Las Vegas, NV (SportsNetwork.com) - After missing the 2013 Chase for the Sprint Cup championship, Brad Keselowski has all but guaranteed himself a berth in this year's playoffs by winning Sunday's Kobalt 400 in dramatic fashion at Las Vegas Motor Speedway.
Keselowski, the 2012 Sprint Cup Series champion, grabbed the lead from Dale Earnhardt Jr. on the final lap when Earnhardt ran out of fuel while coming out of turn 2. He claimed his 11th career victory in NASCAR's premier series. Keselowski also won Saturday's 300-mile Nationwide Series race for a weekend sweep at Las Vegas.
Starting second, Keselowski led the most laps with 53 but had an encounter with the wall just before the halfway point. It did not cause any significant damage to his No. 2 Team Penske Ford. Keselowski had also pitted out of sequence throughout the race. He benefited during the last caution with less than 50 laps to go when he was able to pit for the final time.
"Heck of a call [by crew chief Paul Wolfe] throughout the race to get us out front and get us some track position because clean air in these cars is so important," Keselowski said. "At the end, this car was just really fast, and I'm really proud of the team for giving me a car that was fast."
Keselowski became just the second driver to win both the Sprint Cup and Nationwide races at Las Vegas on the same weekend. Jeff Burton first did it in 2000.
Earnhardt opted not to pit during the final caution and took over the lead. He last pitted with 60 laps remaining. Earnhardt managed to coast across the finish line in the runner-up spot, 1.53 seconds behind Keselowski.
"We weren't going to run first or second had we not stayed out on that strategy," Earnhardt said. "We knew we were a lap short. We tried to save as much as we could. We got it to about half a lap, and it ran out off of [turn] 2. We took a gamble and didn't win the race, but it still worked in our favor to run second."
Earnhardt was attempting to win for the second time in three races this season. He won the Feb. 23 season-opening Daytona 500 and then finished second to Kevin Harvick last weekend at Phoenix.
"It sucks to lose like that, but we can't let that be a negative," Earnhardt added.
It was the 11th career Sprint Cup win for Keselowski, including his first at Las Vegas.
Last year, Keselowski became the second reigning Sprint Cup champion in the Chase era to miss the postseason. Tony Stewart failed to qualify for the Chase in 2006 after winning the title in the previous season. Keselowski finished 14th in the point standings and scored only one victory in the series last season, which came in the fall race at Charlotte.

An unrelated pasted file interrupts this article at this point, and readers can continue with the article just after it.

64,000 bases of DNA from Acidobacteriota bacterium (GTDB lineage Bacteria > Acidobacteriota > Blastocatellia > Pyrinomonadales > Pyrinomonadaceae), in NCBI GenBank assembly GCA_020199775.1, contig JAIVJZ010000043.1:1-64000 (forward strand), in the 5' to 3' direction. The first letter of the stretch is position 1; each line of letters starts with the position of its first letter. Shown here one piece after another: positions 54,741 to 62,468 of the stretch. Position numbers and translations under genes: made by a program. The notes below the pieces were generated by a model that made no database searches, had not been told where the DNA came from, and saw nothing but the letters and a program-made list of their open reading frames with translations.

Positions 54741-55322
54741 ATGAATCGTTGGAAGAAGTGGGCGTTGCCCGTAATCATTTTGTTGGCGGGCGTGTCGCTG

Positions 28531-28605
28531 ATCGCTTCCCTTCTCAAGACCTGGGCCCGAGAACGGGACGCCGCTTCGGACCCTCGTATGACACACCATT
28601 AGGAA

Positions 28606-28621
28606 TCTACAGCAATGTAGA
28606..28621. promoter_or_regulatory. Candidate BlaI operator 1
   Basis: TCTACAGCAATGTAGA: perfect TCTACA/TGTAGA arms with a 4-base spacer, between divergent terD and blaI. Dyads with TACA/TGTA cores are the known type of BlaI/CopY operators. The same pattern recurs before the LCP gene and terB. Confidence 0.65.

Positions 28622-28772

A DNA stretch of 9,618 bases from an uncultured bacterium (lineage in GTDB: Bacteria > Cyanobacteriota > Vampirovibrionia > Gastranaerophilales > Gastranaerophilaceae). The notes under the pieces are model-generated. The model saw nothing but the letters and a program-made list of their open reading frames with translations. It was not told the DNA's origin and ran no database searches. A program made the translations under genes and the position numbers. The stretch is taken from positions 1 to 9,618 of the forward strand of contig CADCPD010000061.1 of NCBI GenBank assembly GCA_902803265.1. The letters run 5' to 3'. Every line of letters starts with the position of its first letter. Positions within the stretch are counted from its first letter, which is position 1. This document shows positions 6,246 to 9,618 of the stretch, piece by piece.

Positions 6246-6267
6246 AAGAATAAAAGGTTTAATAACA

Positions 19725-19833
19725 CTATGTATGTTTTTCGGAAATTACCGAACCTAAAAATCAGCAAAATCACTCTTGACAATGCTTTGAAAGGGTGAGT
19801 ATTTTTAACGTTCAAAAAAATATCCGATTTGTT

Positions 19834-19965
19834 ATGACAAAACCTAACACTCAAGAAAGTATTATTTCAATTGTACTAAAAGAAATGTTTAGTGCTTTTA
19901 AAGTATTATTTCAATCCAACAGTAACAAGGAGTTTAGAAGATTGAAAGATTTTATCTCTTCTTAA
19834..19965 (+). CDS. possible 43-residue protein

During the offseason, NASCAR made sweeping changes to the Chase format by expanding the field of drivers/teams from 12 to 16. The top-15 drivers with the most wins over the first 26 races will become eligible for the playoffs, provided they have finished in the top-30 in points. The 16th and final position will go to the driver who is the highest in points without a victory.
"It's very special to get a win early in the year when it's just such a reliever for everyone on the team, myself included, to get that win in early and be able to enjoy the races and opportunities that we have instead of being stressed out about them," Keselowski said.
After finishing third, Paul Menard was quick to fly back home to North Carolina where his wife, Jennifer, is due to deliver their first child. Reigning Camping World Truck Series champion Matt Crafton was on standby if Menard needed to return home earlier.
Joey Logano, the pole sitter, took the fourth spot, followed by Carl Edwards and Jimmie Johnson, the six-time and defending series champion.
Ryan Newman, Kasey Kahne, Jeff Gordon and Matt Kenseth, who won this race one year ago, completed the top-10.
This year's 400-mile event at Las Vegas ran at a record pace of 154.633 mph and was completed in 2 hours and 35 minutes. There were just four cautions -- the first for fluid on the track, coming from Josh Wise's blown engine, and the other three for debris. All but one of the 43 drivers finished the race. Michael McDowell retired early due to engine failure.
One week after his win at Phoenix, Harvick suffered a broken left-front wheel hub, which required him to spend a short period of time in the garage for repairs. He ended up finishing 41st. Harvick is in his first season as driver of the No. 4 Chevrolet for Stewart-Haas Racing.
"Just a little parts failure there, and we'll figure out the cause of it and try to just keep that from happening," Harvick said. "Every week is a new notebook for us. I really think as we get established and get some foundation for our set-ups and just the little things this team is going to be dangerous."
On Thursday, teams test at Las Vegas to familiarize themselves with NASCAR's new rules package for intermediate tracks on the Sprint Cup schedule. Las Vegas was the first of 11 races on 1.5-mile tracks this season.